Medical Sensors and Devices

Medical Sensors and Devices

Research Focus  |  Medical Sensors and Devices

We are pushing the envelope of medical sensors and devices to change the ways we study and treat diseases and injuries. Instead of incremental improvements on current technologies, we are focusing on revolutionary approaches that will result in new treatment modalities and groundbreaking medical research. The Knight Campus and the University of Oregon have multiple research clusters that focus on the development and implementation of implantable and wearable devices, materials, data science, etc. to meet today's and future medical needs.

Major problems we are trying to solve:

  • Medical technologies for personalized medicine: With the belief that every person is unique and each patient responds to his/her medical treatments differently, we are developing sensors, electronic devices, materials, and predictive models to tailor the therapy so it is specific to the individual’s conditions for optimal outcomes and safety.
  • Innovation in medical research: By incorporating innovations from other fields, we are making devices that promote new medical research and studies. For example, we are currently developing a number of sensor technologies for real-time measurements of physical parameters at bones and muscles to study the treatment effectiveness of various orthopedic injuries and diseases.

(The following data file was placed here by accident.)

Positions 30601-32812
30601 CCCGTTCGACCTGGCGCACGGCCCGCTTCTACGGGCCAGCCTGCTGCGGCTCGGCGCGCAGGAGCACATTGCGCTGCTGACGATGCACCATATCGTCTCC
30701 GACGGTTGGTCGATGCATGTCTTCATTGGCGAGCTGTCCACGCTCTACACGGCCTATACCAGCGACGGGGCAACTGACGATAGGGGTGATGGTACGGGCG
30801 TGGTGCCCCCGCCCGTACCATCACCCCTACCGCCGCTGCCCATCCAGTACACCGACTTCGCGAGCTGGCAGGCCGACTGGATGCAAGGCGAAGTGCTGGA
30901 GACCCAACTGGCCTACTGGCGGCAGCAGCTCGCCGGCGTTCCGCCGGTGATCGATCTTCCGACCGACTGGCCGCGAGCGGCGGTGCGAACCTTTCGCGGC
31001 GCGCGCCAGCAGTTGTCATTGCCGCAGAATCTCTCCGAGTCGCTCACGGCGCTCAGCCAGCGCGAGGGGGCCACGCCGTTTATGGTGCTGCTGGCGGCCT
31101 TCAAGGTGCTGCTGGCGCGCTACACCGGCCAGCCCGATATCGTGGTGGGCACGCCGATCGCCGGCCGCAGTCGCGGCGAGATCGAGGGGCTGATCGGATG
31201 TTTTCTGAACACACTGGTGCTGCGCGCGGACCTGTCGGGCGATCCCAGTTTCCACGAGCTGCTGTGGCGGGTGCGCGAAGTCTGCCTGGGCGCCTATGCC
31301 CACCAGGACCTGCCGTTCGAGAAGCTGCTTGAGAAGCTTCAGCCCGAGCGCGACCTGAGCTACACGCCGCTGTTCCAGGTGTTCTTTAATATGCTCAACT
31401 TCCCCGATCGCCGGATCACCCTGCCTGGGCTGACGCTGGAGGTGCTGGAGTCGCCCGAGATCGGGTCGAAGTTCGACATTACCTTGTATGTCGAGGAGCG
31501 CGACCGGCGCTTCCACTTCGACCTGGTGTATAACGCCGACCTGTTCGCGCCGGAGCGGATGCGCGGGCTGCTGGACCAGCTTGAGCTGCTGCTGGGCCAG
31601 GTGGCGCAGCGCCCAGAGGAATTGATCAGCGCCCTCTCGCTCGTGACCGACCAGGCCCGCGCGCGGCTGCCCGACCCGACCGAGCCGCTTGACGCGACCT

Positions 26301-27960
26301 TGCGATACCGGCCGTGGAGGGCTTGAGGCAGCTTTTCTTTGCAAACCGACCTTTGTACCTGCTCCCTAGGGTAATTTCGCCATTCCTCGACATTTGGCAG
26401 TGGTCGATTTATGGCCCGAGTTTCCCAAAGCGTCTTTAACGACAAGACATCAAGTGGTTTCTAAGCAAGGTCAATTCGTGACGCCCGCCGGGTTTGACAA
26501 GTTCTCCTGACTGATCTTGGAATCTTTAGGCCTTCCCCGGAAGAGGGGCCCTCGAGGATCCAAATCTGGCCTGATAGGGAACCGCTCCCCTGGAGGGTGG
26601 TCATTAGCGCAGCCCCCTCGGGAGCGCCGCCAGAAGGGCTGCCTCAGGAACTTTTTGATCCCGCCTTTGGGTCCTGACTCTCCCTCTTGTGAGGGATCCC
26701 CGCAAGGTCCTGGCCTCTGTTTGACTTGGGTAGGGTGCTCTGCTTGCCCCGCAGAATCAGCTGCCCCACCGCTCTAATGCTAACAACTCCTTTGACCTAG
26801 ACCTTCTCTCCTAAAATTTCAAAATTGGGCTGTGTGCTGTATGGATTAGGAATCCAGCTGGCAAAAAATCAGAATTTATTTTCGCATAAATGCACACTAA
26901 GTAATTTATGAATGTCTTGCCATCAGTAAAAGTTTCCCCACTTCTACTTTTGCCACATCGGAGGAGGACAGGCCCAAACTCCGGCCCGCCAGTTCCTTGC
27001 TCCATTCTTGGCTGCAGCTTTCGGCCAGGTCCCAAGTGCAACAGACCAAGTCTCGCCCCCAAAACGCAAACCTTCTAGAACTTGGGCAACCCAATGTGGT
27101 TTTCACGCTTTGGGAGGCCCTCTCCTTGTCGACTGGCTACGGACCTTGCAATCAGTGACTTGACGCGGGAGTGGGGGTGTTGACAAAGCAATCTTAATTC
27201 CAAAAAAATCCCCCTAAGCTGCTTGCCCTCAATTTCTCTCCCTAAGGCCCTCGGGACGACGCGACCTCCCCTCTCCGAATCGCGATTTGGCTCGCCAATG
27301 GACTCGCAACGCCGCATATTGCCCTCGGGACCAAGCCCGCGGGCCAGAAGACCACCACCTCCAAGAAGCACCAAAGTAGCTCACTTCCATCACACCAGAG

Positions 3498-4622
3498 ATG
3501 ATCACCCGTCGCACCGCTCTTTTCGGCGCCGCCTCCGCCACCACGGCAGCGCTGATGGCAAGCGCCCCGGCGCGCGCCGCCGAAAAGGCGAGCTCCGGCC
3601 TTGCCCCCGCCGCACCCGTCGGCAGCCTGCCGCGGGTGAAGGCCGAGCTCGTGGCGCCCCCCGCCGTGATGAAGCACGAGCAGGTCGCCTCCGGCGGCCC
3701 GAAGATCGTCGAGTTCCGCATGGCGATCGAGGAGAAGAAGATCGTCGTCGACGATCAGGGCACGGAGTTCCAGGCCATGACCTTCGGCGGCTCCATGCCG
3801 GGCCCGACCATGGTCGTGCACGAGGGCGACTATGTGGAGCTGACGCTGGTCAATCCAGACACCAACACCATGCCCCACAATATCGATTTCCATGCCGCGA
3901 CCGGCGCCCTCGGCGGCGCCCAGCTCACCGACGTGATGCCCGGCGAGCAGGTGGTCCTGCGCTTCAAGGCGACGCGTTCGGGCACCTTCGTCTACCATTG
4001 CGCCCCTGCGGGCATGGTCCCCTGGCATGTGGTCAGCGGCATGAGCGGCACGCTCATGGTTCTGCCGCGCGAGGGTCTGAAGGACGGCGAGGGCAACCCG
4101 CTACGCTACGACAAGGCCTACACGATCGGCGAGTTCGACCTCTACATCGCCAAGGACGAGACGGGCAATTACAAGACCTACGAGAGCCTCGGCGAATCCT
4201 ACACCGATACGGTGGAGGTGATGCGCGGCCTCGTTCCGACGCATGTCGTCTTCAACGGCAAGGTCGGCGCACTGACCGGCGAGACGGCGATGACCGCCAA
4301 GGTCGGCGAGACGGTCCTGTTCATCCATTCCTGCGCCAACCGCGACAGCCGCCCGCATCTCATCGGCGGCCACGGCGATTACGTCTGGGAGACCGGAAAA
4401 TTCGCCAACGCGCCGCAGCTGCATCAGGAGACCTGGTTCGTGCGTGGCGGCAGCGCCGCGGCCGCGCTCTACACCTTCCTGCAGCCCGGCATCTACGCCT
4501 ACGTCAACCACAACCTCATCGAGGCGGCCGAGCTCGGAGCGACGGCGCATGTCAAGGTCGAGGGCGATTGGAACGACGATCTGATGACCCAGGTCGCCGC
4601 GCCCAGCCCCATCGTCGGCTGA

• Medical manufacturing technologies: New manufacturing technologies are being developed to make medical treatments safer and more effective. Examples include the use of 3D printing technology to build custom implants for patients, and a new sensor that can monitor the quality of cells during the manufacturing process.

Participating Research Groups

  • Theranostic orthopedic devices for accelerating bone and tissue regeneration (Ong, Guldberg, Hettiaratchi).
  • The use of sensors and data science to predict the success and patient’s responsiveness to a therapy (Guldberg).
  • Medical sensors to guide treatment regimen for orthopedic injuries (Ong, Guldberg, Hahn).
  • New manufacturing techniques to produce patient-tailored devices (Gardner, Dalton, GuldbergLindberg, Ong).
  • Wearable sensors for tracking human physiological conditions (Ong).
  • Biosensors and molecular probes (Ong, Johnson, Pluth, Jasti, Haley).
  • Knight Campus Graduate Internship Program Molecular Sensor track.


Bioengineering Program Faculty — Medical Sensors and Devices




UO Collaborators

Brian Dalton
Department of Physiology
Visit the Dalton Lab

Mike Hahn
Department of Physiology
Visit the Hahn Lab

Michael Haley
Department of Physiology
Visit the Haley Lab

Ramesh Jasti
Department of Chemistry and Biochemistry
Visit the Jasti Lab

Darren Johnson
Department of Chemistry and Biochemistry
Visit the Johnson Lab

Mike Pluth
Department of Chemistry and Biochemistry
Visit the Pluth Lab